Everyone’s My favorite XCO racer–Jolanda Neff–has branched out onto the road this season. I’m no huge fan of road racing, but I’m glad to see Jolanda’s “Neffness” branching out onto the paved roads of the European women’s pro peloton.
Tag Archives | road racing
Every so often, especially with the cobbled classics coming, I find myself getting sucked into perusing through vintage photos online from the early days of racing. The one you see here is of 29-year-old French cyclist Jules Deloffre at the 1914 Paris-Roubaix.
This one caught my eye for a variety of reasons. For one, Jules looks hella unhappy to have his photo taken. I know that in those days, there wasn’t a lot of smiling and giggling for the camera due to the exposure time, etc., but still, Jules looks as if he is trying to make sure the viewer makes no mistake about his nationality, or the level of asshole that he is. That, or he sensed dead legs and a 76th place finish later that day.
Despite having legs that felt as heavy has a two sacks of haggis, I got out for a ride on Thursday. Right now, I’m not so concerned with the length of the rides, just trying to get consistent time on the bike. So I headed out for yet another Better Than The Trainer Ride™, but this time ventured off of pavement for a bit and reintroduced some dirt, er I should say mud, to the ride.
Every year about this time I find myself posting something about the Strade Bianche road race in Italy’s Tuscany region. A race that has nearly 53 km worth of white dirt and gravel road sectors along its 176 km percorso. Think Paris-Roubaix; in Italy; with dirt sectors instead of cobbles.
Lately I have been taking enjoyment from some strange things, and by “strange,” I don’t mean stupidly riding around the snowless woods on a heavy ass fat bike or my born again lust for women wearing tube socks. Not that those things aren’t fun or incredibly freaking hot, it’s just not what I am referring to. Read on if ye care, if ye don’t… well… don’t.
Note: The blog post below was originally posted on xxcmag.com on November 4th 2011. As I’ve been doing with some other posts that I wrote and enjoyed on XXC, I am reposting it here, because when the now defunct magazine’s site expires, it’s gone. I am also reposting because I just saw a Tweet that The Guardian wrote a way better, more professional article about her on May 12, 2014 and I wanted to prove (at least to myself) that I was at least thinking of how badass Alfonsina Morini was before them (even if it was a short post, via a now defunct endurance mountain bike site with a microorganism sized following). Also note that I wrote the post using Alfonsia’s maiden name of Morini rather than that of her husband Luigi Strada.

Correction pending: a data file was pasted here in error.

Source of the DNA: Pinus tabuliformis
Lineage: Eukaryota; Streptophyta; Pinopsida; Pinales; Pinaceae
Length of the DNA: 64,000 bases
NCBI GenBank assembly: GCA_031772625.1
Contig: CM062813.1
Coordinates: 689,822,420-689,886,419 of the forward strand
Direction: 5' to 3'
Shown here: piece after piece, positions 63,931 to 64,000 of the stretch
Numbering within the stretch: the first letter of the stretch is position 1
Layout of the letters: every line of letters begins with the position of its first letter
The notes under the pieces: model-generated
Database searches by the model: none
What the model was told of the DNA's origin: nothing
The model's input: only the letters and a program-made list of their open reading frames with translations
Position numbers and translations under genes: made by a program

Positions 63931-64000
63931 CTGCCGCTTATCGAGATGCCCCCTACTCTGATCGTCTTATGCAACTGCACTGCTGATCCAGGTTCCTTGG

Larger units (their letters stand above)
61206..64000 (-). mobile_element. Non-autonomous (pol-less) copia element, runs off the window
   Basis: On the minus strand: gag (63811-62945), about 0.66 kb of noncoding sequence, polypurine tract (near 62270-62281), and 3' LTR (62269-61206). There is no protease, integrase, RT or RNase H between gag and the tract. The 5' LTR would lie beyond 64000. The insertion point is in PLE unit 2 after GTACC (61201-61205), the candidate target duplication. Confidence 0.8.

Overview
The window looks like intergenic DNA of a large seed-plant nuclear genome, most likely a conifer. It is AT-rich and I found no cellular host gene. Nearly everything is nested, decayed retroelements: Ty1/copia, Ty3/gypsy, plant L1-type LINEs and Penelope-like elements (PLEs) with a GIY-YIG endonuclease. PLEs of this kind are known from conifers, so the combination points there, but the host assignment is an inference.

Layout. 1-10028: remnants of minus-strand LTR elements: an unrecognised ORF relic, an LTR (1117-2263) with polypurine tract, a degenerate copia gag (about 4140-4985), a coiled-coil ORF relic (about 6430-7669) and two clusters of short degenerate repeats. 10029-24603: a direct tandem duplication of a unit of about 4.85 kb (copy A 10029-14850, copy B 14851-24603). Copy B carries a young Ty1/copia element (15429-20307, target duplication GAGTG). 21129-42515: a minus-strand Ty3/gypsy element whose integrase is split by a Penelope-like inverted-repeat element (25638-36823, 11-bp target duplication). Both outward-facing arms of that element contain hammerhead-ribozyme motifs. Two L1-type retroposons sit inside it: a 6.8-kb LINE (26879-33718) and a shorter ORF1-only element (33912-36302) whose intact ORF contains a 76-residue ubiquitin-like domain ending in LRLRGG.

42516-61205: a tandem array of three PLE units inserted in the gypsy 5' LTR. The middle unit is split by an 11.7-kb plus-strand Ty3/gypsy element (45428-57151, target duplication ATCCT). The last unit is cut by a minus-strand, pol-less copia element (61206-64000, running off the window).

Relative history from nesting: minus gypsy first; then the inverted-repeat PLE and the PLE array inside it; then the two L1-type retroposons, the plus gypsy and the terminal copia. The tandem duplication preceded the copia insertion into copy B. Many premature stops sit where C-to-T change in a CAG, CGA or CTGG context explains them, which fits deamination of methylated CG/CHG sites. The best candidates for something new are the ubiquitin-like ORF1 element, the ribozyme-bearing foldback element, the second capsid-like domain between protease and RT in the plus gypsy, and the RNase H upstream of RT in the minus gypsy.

You may or may not (probably not) remember my post a while back on the isolati. If you don’t remember (and you probably don’t) I will quote the post…
…earlier this week as I continued to delve further into the book Maglia Rosa, I stumbled upon a word that was used in the early days of the Giro to describe the amateur racers, who didn’t ride for a team, just for themselves, room and board… they were called the isolati.
I was drawn to this concept for some unknown reason. Whooooo, wait a good-God-damn-minute. Fuck that, that’s a lie. I was drawn to it because the isolati were badasses. They were considered unpaid pariahs of the peloton. The only racers below them was the aspiranti (which I just MIGHT be drawn to even more and will be featured on a future jersey! Ha!)
Note: This post appeared on xxcmag.com in the winter of 2013. I really dig the post and since I’m not sure how much longer xxcmag.com will be live, I am preserving it here, so as not to let the post go to waste.
All too often modern-day riders and racers get caught up in Facebook, Twitter, message board and Strava pissing contests about their training, riding and racing and lose sight of the feats that our brothers and sisters have done before us.
Don’t get me wrong, I am not discounting the amazing adventures, rides and races that folks are doing on their bikes these days; i.e.Tour Divide, Iditarod Trail Invitational, Arrowhead 135, Trans Iowa, etc., etc., (all those races that I lack the talent, skills and man-giblets to ever attempt) I just think that on occasion we need to put some things into perspective and call attention to some past events, races and the vintage bad ass riders of yesteryear.
In the case of today’s post we are actually highlighting one of the hardest stages ever, in what is known as the hardest version, of what is arguably the most popular bike race in the world– The Tour de France. Stage 10 of the 1926 Tour de France to be exact.
The 2014 Strade Bianche race was a super fun race to watch! I highly recommend watching it [HERE] on YouTube or downloading it from your favorite torrent site. Peter Sagan (Cannondale) is such a powerful and fun racer to watch, but was outdone by Michal “The Kielbasa King” Kwiatkowski (Omega Pharma-Quick Step) who was in freaking beast mode. Watching the pros racing on the white, dusty gravel of Italy was just the motivation I needed (along with a couple high-octane beers) to finally enter the 2014 Barry-Roubaix.
This week has given me very little and in return I have given back even less. So far, aside from two trips to the gym (with varying results) and spending ten minutes on the stationary trainer before saying “fuck it, this is like the dumbest thing ever,” I have pretty much done nothing. And when I say “nothing,” I mean NOTHING. Well, unless standing at the back door and blindly staring out the window wondering what people with real lives are doing is something, but I am pretty sure that qualifies as nothing. I guess I could consult The Idiot’s Guide to Depressive Slack & Ennui for an official ruling, but I’m way too busy doing nothing .